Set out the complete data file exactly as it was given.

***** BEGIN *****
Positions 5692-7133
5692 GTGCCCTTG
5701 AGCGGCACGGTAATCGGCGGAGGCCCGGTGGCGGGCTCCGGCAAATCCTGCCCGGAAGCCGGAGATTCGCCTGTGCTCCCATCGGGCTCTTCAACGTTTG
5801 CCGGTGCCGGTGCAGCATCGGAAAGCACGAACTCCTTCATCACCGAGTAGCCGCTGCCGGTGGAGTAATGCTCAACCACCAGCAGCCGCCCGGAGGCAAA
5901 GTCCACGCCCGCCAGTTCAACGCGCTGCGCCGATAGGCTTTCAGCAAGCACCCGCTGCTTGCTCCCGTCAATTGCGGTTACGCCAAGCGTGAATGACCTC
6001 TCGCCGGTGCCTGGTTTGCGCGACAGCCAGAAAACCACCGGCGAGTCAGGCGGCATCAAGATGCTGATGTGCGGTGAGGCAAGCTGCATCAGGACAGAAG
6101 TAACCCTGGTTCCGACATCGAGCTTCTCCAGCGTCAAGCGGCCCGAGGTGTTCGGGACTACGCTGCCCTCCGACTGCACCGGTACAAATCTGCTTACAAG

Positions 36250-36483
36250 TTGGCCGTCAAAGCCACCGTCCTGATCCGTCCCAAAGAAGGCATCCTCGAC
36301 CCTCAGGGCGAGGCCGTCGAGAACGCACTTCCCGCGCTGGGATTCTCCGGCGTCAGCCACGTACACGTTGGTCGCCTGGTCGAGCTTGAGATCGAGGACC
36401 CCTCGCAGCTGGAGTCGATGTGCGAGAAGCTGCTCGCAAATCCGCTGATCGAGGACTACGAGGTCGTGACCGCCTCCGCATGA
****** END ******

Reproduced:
Positions 5692-7133
5692 GTGCCCTTG
5701 AGCGGCACGGTAATCGGCGGAGGCCCGGTGGCGGGCTCCGGCAAATCCTGCCCGGAAGCCGGAGATTCGCCTGTGCTCCCATCGGGCTCTTCAACGTTTG
5801 CCGGTGCCGGTGCAGCATCGGAAAGCACGAACTCCTTCATCACCGAGTAGCCGCTGCCGGTGGAGTAATGCTCAACCACCAGCAGCCGCCCGGAGGCAAA
5901 GTCCACGCCCGCCAGTTCAACGCGCTGCGCCGATAGGCTTTCAGCAAGCACCCGCTGCTTGCTCCCGTCAATTGCGGTTACGCCAAGCGTGAATGACCTC
6001 TCGCCGGTGCCTGGTTTGCGCGACAGCCAGAAAACCACCGGCGAGTCAGGCGGCATCAAGATGCTGATGTGCGGTGAGGCAAGCTGCATCAGGACAGAAG
6101 TAACCCTGGTTCCGACATCGAGCTTCTCCAGCGTCAAGCGGCCCGAGGTGTTCGGGACTACGCTGCCCTCCGACTGCACCGGTACAAATCTGCTTACAAG

Positions 36250-36483
36250 TTGGCCGTCAAAGCCACCGTCCTGATCCGTCCCAAAGAAGGCATCCTCGAC
36301 CCTCAGGGCGAGGCCGTCGAGAACGCACTTCCCGCGCTGGGATTCTCCGGCGTCAGCCACGTACACGTTGGTCGCCTGGTCGAGCTTGAGATCGAGGACC
36401 CCTCGCAGCTGGAGTCGATGTGCGAGAAGCTGCTCGCAAATCCGCTGATCGAGGACTACGAGGTCGTGACCGCCTCCGCATGA